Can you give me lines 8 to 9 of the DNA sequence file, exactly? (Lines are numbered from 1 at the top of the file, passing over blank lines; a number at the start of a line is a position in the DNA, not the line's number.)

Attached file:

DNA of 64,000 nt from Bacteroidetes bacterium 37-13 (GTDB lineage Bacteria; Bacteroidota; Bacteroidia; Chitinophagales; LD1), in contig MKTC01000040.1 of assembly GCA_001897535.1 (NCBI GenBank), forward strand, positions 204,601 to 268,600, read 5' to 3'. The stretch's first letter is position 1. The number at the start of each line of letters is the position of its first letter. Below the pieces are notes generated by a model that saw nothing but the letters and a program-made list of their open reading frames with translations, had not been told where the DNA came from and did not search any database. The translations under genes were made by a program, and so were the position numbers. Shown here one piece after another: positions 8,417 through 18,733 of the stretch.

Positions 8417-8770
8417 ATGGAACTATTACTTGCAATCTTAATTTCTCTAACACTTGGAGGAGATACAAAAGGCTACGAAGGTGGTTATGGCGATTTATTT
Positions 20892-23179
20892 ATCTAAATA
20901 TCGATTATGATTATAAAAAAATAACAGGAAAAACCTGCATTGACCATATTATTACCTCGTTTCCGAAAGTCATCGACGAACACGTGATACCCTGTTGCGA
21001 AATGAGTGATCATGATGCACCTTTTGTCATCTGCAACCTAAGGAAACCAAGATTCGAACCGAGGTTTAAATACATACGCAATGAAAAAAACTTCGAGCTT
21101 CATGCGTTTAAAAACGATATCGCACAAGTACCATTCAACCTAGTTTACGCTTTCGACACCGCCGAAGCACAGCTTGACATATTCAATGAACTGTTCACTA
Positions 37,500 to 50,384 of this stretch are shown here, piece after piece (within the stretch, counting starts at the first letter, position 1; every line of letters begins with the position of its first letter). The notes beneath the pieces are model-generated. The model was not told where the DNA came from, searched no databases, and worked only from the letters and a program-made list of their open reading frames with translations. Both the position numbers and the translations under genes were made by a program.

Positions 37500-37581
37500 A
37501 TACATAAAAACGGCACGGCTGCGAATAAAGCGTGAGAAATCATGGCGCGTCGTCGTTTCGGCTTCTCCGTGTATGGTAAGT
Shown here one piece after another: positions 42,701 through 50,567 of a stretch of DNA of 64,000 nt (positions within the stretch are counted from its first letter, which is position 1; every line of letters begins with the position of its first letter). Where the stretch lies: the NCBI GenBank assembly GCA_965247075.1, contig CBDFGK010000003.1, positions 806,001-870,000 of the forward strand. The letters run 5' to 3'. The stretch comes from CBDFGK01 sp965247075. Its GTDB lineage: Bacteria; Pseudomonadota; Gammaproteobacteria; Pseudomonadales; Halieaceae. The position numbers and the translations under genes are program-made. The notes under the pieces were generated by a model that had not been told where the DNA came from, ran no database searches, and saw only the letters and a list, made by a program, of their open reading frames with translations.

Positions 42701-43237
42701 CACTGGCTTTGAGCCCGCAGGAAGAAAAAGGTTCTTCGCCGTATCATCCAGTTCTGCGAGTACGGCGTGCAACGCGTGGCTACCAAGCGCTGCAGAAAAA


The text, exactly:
21101 CATGCGTTTAAAAACGATATCGCACAAGTACCATTCAACCTAGTTTACGCTTTCGACACCGCCGAAGCACAGCTTGACATATTCAATGAACTGTTCACTA
Positions 37,500 to 50,384 of this stretch are shown here, piece after piece (within the stretch, counting starts at the first letter, position 1; every line of letters begins with the position of its first letter). The notes beneath the pieces are model-generated. The model was not told where the DNA came from, searched no databases, and worked only from the letters and a program-made list of their open reading frames with translations. Both the position numbers and the translations under genes were made by a program.